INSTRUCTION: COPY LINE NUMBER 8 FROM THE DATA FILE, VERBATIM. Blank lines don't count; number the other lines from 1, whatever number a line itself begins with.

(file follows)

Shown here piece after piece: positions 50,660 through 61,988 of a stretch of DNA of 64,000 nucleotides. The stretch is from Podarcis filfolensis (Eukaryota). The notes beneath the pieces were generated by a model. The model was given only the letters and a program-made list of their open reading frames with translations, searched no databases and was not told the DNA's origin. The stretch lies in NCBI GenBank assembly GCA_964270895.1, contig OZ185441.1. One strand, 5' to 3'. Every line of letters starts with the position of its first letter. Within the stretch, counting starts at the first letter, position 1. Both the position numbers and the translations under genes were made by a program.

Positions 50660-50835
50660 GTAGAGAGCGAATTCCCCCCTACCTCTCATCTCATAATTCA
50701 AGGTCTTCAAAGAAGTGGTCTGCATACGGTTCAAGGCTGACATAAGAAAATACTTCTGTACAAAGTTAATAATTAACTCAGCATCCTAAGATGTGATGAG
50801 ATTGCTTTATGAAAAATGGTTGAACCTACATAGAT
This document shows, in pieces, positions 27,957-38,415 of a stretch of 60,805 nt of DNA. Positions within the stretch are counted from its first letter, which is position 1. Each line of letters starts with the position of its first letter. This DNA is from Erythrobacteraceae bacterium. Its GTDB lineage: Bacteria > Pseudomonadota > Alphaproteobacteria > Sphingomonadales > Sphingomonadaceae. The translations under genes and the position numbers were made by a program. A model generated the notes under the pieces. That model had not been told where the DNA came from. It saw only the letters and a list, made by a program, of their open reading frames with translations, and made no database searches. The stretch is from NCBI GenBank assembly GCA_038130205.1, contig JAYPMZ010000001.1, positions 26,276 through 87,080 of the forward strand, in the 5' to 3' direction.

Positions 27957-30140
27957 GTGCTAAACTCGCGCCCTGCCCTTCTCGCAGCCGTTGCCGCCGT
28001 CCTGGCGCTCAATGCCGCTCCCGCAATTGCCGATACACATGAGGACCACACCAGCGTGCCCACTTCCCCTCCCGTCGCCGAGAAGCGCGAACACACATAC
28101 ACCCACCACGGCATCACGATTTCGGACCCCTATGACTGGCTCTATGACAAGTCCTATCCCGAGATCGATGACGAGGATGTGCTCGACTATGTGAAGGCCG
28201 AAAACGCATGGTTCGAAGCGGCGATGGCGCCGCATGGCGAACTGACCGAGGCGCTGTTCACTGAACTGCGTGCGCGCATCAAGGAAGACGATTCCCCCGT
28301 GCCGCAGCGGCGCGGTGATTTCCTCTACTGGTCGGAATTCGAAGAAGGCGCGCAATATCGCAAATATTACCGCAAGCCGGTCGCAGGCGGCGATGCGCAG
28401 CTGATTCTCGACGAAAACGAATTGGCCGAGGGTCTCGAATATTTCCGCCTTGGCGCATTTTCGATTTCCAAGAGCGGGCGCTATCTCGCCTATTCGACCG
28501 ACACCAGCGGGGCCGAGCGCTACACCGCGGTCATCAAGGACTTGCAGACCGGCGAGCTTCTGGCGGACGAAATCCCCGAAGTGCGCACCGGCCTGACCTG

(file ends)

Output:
27957 GTGCTAAACTCGCGCCCTGCCCTTCTCGCAGCCGTTGCCGCCGT